Can the postoperative routine of intravenous/oral antibiotics after acute appendectomy in children with perforated appendicitis be shortened?

Löfgren P, Berge E, Jivegård L, Khan J, Magnusson K, Sjöström S, Stadig S, Wallerstedt SM
Record ID 32018012865
Original Title: [Kan behandlingstiden med intravenös/oral antibiotika efter appendektomi hos barn som opererats på grund av perforerad appendicit förkortas?]
Authors' objectives: Background Acute appendicitis is one of the most common causes for surgery in children worldwide. In Region Västra Götaland, between 320 and 420 children (<18 years of age) are surgically treated every year and about 75 of these have a perforated appendix. In the latter subgroup, 8‒20% experience complications, mostly because of intraabdominal abscess formation. To prevent complications, intravenous antibiotics are prescribed when a perforated appendix is suspected, requiring in-hospital administration postoperatively. In recent years, there is a trend to switch to oral antibiotics as soon as the child can eat after surgery, but recommendations in guidelines are not consistent. Length of postoperative intravenous/oral antibiotic treatment varies considerably between hospitals. Question at issue For children undergoing acute appendectomy due to perforated appendicitis, is a shortened postoperative routine of intravenous/oral antibiotics non-inferior regarding the risk of intraabdominal abscess, and does it affect mortality, ileus, need for intensive care, sepsis, readmission, adverse drug reactions, wound infections, length of stay, and health-related quality of life?
Authors' results and conclusions: Conclusion Non-inferiority regarding the risk of intraabdominal abscess was not shown for a shortened postoperative routine of antibiotic treatment, but a routine of intravenous antibiotics below 5 days, is unlikely to imply an increased risk that exceeds 12.5 percentage points. A shortened postoperative routine of intravenous antibiotics may not affect the risk of readmission and complications to antibiotic treatment, but it probably reduces the length of hospital stay. No conclusions can be drawn regarding the critical and important outcomes mortality, ileus, and surgical site infection. Given the sparsity of evidence and the fact that the condition is not uncommon, further well-designed studies are considered highly warranted.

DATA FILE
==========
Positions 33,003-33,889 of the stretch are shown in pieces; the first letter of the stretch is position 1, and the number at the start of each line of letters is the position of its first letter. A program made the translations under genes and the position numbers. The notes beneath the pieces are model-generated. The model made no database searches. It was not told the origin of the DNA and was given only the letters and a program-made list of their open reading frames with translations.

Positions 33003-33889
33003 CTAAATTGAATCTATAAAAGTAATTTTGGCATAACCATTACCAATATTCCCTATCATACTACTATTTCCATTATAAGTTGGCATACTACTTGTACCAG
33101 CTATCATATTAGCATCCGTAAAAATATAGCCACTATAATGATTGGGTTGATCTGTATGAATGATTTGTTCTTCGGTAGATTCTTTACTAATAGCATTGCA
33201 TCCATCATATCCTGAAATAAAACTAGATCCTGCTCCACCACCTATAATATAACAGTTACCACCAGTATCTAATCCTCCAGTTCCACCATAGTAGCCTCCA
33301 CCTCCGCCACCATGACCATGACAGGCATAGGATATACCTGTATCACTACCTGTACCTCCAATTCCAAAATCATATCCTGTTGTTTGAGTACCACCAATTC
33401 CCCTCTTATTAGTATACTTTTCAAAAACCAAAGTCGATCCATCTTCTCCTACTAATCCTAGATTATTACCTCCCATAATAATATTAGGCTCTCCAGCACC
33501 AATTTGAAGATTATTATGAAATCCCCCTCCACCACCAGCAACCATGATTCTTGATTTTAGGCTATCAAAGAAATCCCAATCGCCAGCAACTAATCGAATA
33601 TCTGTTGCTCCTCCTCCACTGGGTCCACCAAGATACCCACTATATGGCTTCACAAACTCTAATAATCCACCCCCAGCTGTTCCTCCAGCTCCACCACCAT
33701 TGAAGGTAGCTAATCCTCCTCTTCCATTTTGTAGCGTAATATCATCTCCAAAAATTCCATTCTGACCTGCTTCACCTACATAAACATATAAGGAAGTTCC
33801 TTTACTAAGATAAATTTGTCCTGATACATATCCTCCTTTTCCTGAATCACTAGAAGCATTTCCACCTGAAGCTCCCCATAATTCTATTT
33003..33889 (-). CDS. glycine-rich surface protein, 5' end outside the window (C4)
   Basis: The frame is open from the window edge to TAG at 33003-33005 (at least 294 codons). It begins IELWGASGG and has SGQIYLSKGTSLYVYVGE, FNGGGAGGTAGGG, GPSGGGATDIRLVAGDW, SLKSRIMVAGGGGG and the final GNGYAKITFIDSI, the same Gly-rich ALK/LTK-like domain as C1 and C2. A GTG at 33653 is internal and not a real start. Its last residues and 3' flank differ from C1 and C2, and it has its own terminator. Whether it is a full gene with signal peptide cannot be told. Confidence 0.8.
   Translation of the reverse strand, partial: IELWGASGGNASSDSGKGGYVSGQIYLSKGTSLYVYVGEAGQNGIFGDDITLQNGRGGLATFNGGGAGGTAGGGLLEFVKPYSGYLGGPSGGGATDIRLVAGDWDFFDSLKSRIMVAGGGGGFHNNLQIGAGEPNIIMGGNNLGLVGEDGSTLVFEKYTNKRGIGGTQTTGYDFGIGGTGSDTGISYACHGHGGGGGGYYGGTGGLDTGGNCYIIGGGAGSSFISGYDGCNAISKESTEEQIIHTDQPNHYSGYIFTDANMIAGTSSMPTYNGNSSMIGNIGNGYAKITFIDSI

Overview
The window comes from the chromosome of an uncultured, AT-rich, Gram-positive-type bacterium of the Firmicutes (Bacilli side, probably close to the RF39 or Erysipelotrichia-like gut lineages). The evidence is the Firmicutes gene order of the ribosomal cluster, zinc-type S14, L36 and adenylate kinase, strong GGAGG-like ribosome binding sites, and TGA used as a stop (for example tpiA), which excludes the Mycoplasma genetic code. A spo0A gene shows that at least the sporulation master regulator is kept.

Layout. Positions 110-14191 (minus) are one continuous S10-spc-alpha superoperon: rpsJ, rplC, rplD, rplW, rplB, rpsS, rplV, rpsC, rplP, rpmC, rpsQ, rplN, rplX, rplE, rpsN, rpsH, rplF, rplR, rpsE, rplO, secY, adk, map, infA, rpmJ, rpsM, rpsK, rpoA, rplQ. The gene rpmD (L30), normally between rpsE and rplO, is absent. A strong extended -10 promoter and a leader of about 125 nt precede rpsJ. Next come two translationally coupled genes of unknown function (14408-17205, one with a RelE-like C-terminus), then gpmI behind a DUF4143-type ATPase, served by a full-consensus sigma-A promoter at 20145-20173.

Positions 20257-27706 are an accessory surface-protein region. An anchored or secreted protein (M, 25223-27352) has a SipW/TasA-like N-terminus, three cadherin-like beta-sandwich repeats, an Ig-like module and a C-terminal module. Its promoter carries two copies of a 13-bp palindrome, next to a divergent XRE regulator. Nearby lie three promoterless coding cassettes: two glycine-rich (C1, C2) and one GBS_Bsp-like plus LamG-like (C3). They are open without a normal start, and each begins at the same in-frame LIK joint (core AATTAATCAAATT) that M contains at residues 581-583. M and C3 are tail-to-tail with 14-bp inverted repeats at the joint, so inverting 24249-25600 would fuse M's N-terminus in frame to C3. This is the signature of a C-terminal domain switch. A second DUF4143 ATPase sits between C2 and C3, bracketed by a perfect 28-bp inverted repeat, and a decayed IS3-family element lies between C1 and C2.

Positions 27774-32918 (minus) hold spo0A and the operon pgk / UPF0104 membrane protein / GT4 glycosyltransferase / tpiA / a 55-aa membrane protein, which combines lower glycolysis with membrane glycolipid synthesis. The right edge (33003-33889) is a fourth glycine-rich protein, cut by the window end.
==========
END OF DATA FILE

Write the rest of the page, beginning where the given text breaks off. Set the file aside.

Authors' methods: Methods Two authors performed literature searches (October 2023) in Medline, Embase, the Cochrane Library, and Cinahl. They independently assessed the abstracts, and selected, in consensus, full-text articles to be sent to the other authors, who then decided in consensus on inclusion or exclusion. The included studies were critically appraised, and data were extracted. Studies without major risk of bias formed the basis for the conclusions. Meta-analyses were performed when applicable using random effects models. The non-inferiority margin for intraabdominal abscess was set beforehand, using the margin applied in a recent randomised controlled trial (RCT); the 95% confidence interval (CI) of the risk difference was not allowed to exceed 7.5 percentage points. Certainty of evidence was assessed according to GRADE. The study protocol was preregistered with PROSPERO (CRD42024501215).
Project Status: Completed
Year Published: 2024
English language abstract: An English language summary is available
Publication Type: Full HTA
MeSH Terms
  • Child
  • Appendicitis
  • Anti-Bacterial Agents
  • Antimicrobial Stewardship
  • Appendectomy
  • Length of Stay
  • Abdominal Abscess
  • Surgical Wound Infection
  • Antibiotic treatment
Organisation Name: The Regional Health Technology Assessment Centre
Contact Address: The Regional Health Technology Assessment Centre, Region Vastra Gotaland, HTA-centrum, Roda Straket 8, Sahlgrenska Universitetssjukhuset, 413 45 GOTHENBORG, Sweden
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